In Security Debrief’s sixth annual April Fools coverage, we’ve collected stories the rest of the media somehow missed…
The public debate is raging over whether Predator Unmanned Aerial Vehciles (UAVs) are the right tool for monitoring the U.S. border. DHS Inspector General John Roth spoke to CNN’s Drew Griffin about his office’s recent report that criticized the Customs and Border Protection (CBP) UAV program
Every so often, a federal agency does something so questionable that it makes one shake his head in disbelief. This is about saving bagpipes and other musical instruments from seizure by federal officials at the U.S. border. It is a tragedy in the making.
Good Idea, Bad Idea is a weekly recap of the brilliant and stupid things America’s homeland security community does every day, because sarcasm is good for the soul. This week, a cat catches the tongue of OHA’s Dr. Kathy Brinsfield and Sen. Chuck Schumer gets a paper cut.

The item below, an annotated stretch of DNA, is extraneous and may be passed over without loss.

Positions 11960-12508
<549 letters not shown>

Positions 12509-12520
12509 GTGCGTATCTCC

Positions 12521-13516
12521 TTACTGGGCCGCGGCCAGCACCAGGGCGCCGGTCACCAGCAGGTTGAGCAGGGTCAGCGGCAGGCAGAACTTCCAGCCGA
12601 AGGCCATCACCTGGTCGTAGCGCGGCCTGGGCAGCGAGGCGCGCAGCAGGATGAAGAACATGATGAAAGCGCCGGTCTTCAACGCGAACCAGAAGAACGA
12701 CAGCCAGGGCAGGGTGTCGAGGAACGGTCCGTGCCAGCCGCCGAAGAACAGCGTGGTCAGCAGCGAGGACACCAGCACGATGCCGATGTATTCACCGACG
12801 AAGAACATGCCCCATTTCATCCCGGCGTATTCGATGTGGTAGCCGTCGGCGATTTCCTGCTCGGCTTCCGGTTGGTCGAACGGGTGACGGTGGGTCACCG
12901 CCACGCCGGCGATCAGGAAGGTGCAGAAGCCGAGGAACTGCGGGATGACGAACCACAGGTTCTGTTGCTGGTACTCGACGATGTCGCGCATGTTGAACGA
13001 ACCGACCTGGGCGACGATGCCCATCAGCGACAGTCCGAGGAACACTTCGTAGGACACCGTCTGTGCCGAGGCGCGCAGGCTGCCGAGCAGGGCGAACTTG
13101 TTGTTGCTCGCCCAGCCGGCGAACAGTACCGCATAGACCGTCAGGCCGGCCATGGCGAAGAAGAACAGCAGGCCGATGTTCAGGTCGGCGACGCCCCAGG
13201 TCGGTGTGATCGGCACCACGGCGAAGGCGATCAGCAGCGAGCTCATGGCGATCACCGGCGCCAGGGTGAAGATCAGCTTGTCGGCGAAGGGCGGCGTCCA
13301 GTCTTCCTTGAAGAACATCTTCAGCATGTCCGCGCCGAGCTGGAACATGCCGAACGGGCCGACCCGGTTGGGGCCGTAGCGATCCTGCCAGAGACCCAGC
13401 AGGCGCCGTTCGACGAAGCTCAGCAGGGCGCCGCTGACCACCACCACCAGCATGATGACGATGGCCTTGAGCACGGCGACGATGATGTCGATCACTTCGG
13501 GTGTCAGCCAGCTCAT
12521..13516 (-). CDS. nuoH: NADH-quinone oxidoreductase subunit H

There are a host of questions Congress ought to be asking about DHS’ use of Predator unmanned aerial vehicles to provide border surveillance. Congressional staff should know how the Predator’s cost stacks up against other alternative means of surveillance. Perhaps the problem is that decisions on what platform to use for border surveillance are not being made on the basis of risk-reward or cost-benefit.
News reports are trickling out about a decision by a Customs and Border Patrol Predator operator to send a multi-million dollar unmanned aerial vehicle into the Pacific Ocean when it became clear it could not make it back to its home base. This incident demands serious questions from Congress about the future of CBP’s Predator drone use.
There are not many agencies with as diverse a set of responsibilities as U.S. Customs and Border Protection. The two pieces of good news for CBP early in 2014 are that the agency appears to be receiving both an infusion of funds and a confirmed Commissioner to help tackle that very diverse mission set.